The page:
I have been paying alimony since December 2005. We had no children and were only married for less than 17 years. She got half my retirement and now I am being forced to pay alimony until I die…..or until she does…..This has got to change. No one should be forced to pay alimony for longer than they were married!!

  • Mike a

    March 24, 2021 at 8:57 pm

    Florida alimony laws are stuck in the 1800s. All of a sudden Florida’s NOW mouthpiece states that women aren’t capable of supporting themselves during a pandemic. First off, many payers are actually women, not men. Secondly, beige the gap alimony will allow a woman time to use her alimony toward schooling and expenses. If there are children involved, that IS NOT PART of alimony. That gets paid separately via a calculation approved by a judge.

    If Florida finally moves into the 21st Century on alimony reform, the only ones crying will be the blood sucking leaches AKA the “family” law attorneys. Your time has come, counselors. Find another Ponzi scheme.

    • Diane

      March 29, 2021 at 10:06 pm

      You can state any position about alimony, legislative reform, etc. But there is simply no need to use such useless, inflammatory statements about attorneys. YES, I am a family law attorney and, NO, I do not perpetuate a case for fees. Representing a client requires you to advise them of the law and obtain the best result for them. That is your job. And if the law changes, then we will enforce that law. Opine on what you would like to see happen in changing the law; it has nothing to do with name-calling or disrespecting someone’s job.

  • Abel

    March 25, 2021 at 7:03 pm

    I’m a retired Air Force Master Sergeant, 24+ years with a Total and Permanently Disabled & Unemployable rating. My sources of income are Military Retirement Pension, VA Disability Compensation, and Social Security Disability.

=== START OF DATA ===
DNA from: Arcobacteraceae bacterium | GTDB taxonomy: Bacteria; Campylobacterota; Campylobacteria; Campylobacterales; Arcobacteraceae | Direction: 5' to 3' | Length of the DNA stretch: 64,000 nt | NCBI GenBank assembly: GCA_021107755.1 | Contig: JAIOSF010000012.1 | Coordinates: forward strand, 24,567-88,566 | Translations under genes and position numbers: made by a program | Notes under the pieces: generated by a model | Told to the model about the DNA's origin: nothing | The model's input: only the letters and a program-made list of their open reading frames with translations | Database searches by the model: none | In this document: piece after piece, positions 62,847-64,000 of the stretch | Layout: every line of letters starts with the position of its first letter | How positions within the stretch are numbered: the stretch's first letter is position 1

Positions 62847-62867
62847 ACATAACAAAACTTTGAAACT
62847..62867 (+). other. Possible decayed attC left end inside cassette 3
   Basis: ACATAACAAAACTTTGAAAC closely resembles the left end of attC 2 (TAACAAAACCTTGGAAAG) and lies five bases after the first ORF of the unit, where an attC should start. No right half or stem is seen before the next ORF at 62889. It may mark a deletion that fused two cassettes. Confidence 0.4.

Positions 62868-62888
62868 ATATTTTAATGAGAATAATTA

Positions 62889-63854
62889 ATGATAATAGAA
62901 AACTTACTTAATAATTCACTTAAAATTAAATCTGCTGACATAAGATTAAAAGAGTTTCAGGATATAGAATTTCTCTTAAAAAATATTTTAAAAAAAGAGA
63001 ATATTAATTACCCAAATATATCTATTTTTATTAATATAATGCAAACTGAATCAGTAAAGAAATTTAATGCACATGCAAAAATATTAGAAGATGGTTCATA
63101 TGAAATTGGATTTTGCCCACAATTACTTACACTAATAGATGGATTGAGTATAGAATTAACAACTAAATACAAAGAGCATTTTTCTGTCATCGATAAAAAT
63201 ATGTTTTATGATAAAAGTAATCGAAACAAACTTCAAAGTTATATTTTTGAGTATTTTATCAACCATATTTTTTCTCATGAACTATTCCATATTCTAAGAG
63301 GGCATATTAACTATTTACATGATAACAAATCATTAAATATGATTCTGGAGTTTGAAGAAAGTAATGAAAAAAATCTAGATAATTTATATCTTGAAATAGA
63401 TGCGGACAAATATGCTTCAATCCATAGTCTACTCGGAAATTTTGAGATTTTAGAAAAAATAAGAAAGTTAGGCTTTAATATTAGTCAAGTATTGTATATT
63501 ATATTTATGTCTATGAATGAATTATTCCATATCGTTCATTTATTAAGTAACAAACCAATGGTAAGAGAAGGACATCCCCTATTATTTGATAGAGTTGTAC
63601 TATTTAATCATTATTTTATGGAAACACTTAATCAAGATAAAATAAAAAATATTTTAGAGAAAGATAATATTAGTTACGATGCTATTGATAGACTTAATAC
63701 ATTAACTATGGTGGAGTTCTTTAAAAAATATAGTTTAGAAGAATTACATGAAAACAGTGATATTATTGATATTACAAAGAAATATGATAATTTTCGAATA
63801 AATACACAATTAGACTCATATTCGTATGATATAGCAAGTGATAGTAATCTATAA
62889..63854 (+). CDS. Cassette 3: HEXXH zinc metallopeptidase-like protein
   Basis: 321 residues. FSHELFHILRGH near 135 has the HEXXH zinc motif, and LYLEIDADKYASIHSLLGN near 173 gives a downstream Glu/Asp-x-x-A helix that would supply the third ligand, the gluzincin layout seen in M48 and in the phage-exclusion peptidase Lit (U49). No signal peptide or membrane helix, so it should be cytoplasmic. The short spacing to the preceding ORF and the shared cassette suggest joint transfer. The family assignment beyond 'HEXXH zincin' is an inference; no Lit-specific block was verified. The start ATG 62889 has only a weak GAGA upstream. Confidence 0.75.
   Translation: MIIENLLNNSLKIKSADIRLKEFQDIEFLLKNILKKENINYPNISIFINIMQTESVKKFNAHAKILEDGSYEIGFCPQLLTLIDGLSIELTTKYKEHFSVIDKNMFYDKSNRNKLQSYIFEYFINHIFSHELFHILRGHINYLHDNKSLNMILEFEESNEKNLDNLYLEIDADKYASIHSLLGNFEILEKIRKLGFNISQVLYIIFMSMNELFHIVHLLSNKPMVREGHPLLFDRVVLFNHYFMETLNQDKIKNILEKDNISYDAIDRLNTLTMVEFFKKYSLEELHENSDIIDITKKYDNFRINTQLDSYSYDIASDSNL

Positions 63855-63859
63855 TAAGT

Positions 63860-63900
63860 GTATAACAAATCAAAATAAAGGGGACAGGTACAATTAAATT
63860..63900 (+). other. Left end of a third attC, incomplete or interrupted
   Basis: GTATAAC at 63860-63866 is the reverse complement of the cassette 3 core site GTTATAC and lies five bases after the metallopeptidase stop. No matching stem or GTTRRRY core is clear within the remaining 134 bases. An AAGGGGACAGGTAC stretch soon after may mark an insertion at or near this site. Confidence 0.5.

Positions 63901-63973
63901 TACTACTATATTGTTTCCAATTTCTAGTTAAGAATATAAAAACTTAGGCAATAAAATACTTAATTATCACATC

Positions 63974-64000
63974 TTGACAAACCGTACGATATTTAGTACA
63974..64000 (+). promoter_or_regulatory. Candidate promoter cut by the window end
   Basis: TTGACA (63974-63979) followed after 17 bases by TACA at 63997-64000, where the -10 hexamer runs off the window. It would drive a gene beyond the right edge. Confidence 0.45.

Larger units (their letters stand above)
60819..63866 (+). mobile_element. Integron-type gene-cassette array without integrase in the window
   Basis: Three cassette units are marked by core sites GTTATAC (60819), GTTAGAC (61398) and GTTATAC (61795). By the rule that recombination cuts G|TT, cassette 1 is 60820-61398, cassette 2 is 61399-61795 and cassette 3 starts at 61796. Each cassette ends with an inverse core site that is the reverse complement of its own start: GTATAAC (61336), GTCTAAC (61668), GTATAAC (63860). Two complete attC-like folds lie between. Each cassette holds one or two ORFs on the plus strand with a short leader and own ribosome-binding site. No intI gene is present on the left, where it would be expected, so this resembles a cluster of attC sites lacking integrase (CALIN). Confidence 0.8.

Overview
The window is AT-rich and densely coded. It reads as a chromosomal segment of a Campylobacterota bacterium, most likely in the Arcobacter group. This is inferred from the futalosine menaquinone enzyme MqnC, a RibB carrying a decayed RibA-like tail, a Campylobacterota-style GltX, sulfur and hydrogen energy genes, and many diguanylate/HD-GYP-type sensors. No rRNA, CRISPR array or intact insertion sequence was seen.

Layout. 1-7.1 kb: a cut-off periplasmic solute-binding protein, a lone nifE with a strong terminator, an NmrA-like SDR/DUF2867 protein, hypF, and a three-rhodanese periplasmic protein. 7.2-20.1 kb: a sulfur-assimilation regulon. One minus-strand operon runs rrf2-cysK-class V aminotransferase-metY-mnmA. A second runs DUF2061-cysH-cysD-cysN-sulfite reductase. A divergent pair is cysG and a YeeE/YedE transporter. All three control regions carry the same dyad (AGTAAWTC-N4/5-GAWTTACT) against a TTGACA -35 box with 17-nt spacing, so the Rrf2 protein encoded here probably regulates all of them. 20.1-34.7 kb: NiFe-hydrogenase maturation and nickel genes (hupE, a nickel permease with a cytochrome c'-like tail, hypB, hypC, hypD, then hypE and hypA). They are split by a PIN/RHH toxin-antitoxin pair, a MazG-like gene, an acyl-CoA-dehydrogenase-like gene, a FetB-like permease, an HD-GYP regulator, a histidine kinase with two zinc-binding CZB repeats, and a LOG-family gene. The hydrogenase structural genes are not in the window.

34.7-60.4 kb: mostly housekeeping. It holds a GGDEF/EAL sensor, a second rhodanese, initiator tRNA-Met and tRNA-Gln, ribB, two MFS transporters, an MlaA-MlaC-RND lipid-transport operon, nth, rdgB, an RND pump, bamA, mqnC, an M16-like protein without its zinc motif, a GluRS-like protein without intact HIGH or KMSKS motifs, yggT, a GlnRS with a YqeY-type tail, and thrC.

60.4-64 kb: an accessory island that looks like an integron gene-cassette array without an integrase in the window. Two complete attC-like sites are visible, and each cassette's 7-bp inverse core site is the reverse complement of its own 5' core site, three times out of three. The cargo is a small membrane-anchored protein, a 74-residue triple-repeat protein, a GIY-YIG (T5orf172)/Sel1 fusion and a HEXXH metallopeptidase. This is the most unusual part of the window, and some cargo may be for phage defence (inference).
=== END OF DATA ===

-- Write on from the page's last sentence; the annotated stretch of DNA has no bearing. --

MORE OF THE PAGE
My question to anyone who may be able to help is this: Why is there no limit set in the amount Florida judges can take from your disability compensation/income to pay towards alimony? My spouse is NOT disabled and is able to work, and there are NO children involved. I’m being forced to give up my disability compensation/income on a permanent basis for life to someone who is capable to work and with no disability or children to care for. There needs to be an ending date for alimony payments.

    My spouse will be receiving over 41% of my retirement pension even though she is only entitled to 35%, plus an additional $2,000 in permanent alimony which will have to come from my disability compensation/income. I’ve done lots of research and could not find anything which stops or limits the Florida judges from taking disability compensation/income from a disabled individual and giving it to a non-disabled (who can work and NO children involved) person in the form of alimony. I receive VA Disability Compensation and SSA Disability and am paying 41.52% of my disability compensation/income towards a non-disabled person in the form of permanent alimony.